Fresh, cool, crunchy, creamy, and delicious Tzatziki, which is basically a Greek cucumber salad made with thick, strained yogurt, and seasoned with dill and garlic. Uh, yum, right? If you’ve ever had tzatziki, you know what I’m talking about!
It’s funny because I’ve known about tzatziki for a long time, enjoying it at restaurants and such, that wonderful Greek yogurt sauce dip wonder. I’ve seen several cucumber salad recipes around this summer on some of my favorite recipe sites like foodgawker; German cucumber salads, normal cucumber salads, and others. It got me hungry, so I decided to make my own. And let me tell you, I got right on it because zero cooking or baking in a recipe is a wonderful thing when the summer here in Florence has been between 90-106°F / 32-41°C since June.
I noticed most of the recipes I came across used sour cream, but I used plain greek yogurt because it’s more nutritious. Once I found a nice balance between the flavors, I wrote down the recipe and decided to share it with you guys! Then I recalled that tzatziki has very similar flavors, and although I’ve never made it nor even looked up a recipe, my curiosity got the best of me to see just how similar they would be. What do you know, I basically made tzatziki and didn’t even know it! So much for making an original recipe, haha!
So what I’m sharing with you today is my accidental take on tzatziki, similarly enough to be called so, but not THE original. If you make the changes listed below, however, you can have yourself a delicious and authentic Greek tzatziki!
What are the differences from a traditional tzatziki and the one you see below?
The cucumber is usually grated and drained (either by squeezing or letting sit in cheese cloth over a bowl overnight) instead of sliced. I also use more cucumber to make a creamy salad rather than a dip that features cucumber. if you want to make real tzatziki, use a half of a large cucumber or a smallish one.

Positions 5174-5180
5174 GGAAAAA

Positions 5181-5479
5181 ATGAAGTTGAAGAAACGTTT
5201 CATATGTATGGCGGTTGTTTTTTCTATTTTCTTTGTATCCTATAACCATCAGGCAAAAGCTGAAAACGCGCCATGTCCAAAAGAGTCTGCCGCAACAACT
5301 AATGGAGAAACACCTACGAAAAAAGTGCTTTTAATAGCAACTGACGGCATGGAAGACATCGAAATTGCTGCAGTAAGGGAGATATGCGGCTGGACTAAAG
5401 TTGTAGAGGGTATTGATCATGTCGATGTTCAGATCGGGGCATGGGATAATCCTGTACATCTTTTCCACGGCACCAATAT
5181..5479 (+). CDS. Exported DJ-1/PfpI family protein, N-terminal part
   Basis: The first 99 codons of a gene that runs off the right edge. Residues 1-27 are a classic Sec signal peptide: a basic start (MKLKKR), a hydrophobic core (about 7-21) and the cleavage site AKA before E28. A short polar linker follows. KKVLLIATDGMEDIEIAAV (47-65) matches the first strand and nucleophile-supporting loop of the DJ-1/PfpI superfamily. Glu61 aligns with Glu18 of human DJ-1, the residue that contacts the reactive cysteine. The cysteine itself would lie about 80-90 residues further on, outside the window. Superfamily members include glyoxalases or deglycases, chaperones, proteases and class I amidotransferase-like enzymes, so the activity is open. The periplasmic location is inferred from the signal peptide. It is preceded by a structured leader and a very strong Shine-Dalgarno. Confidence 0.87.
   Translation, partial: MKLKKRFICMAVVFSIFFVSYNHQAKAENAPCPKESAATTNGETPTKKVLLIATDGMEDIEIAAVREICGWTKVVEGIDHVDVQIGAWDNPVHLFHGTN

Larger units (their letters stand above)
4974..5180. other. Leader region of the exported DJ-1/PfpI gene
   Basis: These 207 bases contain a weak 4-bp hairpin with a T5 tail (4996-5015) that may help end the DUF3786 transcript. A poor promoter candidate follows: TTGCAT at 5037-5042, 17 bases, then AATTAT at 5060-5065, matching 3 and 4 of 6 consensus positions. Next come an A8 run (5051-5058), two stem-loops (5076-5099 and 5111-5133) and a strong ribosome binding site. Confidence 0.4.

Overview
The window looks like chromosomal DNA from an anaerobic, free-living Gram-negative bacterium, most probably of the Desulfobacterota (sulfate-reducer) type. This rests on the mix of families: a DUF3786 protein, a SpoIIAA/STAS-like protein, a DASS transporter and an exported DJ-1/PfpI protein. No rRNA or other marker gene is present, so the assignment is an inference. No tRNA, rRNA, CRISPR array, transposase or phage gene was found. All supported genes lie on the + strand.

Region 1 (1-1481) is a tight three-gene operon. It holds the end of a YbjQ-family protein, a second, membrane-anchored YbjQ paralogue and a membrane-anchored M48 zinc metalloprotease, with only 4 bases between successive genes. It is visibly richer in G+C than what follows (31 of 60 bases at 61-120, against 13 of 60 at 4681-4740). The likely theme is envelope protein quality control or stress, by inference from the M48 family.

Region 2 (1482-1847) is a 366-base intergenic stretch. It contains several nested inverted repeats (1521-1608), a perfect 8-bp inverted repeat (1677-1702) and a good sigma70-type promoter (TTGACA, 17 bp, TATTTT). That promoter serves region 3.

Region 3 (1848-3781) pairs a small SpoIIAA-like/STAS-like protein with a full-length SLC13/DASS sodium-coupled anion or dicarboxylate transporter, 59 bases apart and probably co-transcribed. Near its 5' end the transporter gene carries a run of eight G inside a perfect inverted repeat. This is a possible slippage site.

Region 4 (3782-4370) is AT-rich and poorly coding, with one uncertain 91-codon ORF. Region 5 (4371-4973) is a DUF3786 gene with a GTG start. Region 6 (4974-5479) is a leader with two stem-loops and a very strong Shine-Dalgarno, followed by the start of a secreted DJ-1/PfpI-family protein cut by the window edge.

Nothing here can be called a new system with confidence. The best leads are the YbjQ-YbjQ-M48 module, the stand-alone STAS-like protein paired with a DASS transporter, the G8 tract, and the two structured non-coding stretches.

Traditional would have more yogurt so again, more of a sauce or dip rather than a salad. For real tzatziki, double the yogurt to 1 1/2 cups / 340g.
For the acidic element, I used lemon juice, but vinegar of some sort is usually called for. I’ve read in Greece they most often use red wine vinegar.
I added more fresh dill! Because I love dill. If you think about it, this is like a creamy dill pickle dip. It has the cucumbers, the garlic, the dill….no wonder I like it so well! For original tzatziki, use about 1 Tbsp chopped.
If you eliminate the cucumbers (or shred them like the traditional way), it makes an excellent and much healthier alternative to most veggie dips. I might even like it better than Ranch!
Tzatziki Cucumber Salad
Serves about 2
3/4 cup / 170g plain greek yogurt or vegan yogurt
generous 2 Tbsp chopped fresh dill
2 tsp / 10g lemon juice
2 garlic cloves, minced, or 1/4 tsp garlic powder
salt and pepper, to taste
1 large cucumber, chopped with skin/seeds removed as desired
extra virgin olive oil, for drizzling, optional
In a medium bowl combine yogurt, dill, lemon juice, garlic powder, salt and pepper.
If serving immediately, add cucumber and stir to coat; drizzle with olive oil. Otherwise, refrigerate until ready to serve, adding cucumber and drizzling with oil at the last minute.
For optimal creaminess, I would use full fat greek yogurt. If you are vegan or dairy-free, use a thick/Greek dairy-free yogurt alternative!
In an ideal world the dressing would be made a day ahead of time and the cucumber added just before serving. This helps the flavors meld together and cuts the sharpness of the garlic a bit, without the cucumber sitting in the dressing for a day and losing its liquid. However, this makes a great last minute dish and it tastes just fine if eaten right away!